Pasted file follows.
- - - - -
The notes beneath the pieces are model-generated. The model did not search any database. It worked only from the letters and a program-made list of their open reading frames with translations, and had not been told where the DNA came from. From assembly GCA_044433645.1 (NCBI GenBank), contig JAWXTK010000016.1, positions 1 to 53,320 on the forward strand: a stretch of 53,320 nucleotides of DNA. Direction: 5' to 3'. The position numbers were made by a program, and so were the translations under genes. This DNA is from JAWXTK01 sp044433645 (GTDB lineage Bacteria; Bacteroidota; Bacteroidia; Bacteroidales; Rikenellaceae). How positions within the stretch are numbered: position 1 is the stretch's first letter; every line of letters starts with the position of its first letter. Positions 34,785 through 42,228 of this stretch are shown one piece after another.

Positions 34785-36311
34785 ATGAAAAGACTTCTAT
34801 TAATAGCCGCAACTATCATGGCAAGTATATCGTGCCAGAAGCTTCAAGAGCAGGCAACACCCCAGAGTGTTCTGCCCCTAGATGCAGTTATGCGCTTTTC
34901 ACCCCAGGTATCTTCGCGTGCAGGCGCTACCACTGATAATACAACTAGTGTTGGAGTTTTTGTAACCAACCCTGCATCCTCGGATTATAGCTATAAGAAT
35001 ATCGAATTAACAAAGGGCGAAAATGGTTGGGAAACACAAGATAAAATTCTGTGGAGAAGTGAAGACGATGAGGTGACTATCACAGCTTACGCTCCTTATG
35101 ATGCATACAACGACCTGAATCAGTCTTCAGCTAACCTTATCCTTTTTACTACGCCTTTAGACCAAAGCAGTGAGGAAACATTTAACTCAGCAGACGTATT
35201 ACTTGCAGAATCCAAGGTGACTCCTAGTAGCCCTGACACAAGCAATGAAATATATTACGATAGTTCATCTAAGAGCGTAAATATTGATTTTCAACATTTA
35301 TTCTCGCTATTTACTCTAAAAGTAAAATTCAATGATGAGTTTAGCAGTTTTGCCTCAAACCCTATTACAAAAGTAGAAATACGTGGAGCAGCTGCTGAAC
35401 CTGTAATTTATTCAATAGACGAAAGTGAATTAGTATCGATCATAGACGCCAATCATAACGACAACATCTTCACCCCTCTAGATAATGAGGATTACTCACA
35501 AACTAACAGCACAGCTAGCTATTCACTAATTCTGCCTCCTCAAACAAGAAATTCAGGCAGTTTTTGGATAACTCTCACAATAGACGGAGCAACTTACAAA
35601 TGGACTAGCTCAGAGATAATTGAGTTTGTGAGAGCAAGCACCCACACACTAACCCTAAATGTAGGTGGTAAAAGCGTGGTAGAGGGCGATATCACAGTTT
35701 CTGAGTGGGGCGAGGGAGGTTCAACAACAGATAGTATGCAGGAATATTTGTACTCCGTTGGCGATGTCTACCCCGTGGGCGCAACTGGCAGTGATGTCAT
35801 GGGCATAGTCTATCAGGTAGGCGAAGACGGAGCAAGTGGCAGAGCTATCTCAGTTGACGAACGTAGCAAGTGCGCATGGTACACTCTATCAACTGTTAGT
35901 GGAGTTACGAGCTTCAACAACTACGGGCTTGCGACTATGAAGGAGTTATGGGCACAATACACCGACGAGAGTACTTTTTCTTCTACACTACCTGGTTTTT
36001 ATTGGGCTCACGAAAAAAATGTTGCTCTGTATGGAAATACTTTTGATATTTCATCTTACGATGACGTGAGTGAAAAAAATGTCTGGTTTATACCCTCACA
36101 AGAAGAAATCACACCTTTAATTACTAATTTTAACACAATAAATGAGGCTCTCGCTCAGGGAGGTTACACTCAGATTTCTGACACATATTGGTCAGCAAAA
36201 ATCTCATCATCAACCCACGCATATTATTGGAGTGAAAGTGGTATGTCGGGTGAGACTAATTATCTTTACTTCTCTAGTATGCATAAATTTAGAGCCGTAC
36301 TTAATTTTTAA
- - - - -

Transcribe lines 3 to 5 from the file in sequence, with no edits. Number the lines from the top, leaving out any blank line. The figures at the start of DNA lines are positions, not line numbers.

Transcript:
34785 ATGAAAAGACTTCTAT
34801 TAATAGCCGCAACTATCATGGCAAGTATATCGTGCCAGAAGCTTCAAGAGCAGGCAACACCCCAGAGTGTTCTGCCCCTAGATGCAGTTATGCGCTTTTC
34901 ACCCCAGGTATCTTCGCGTGCAGGCGCTACCACTGATAATACAACTAGTGTTGGAGTTTTTGTAACCAACCCTGCATCCTCGGATTATAGCTATAAGAAT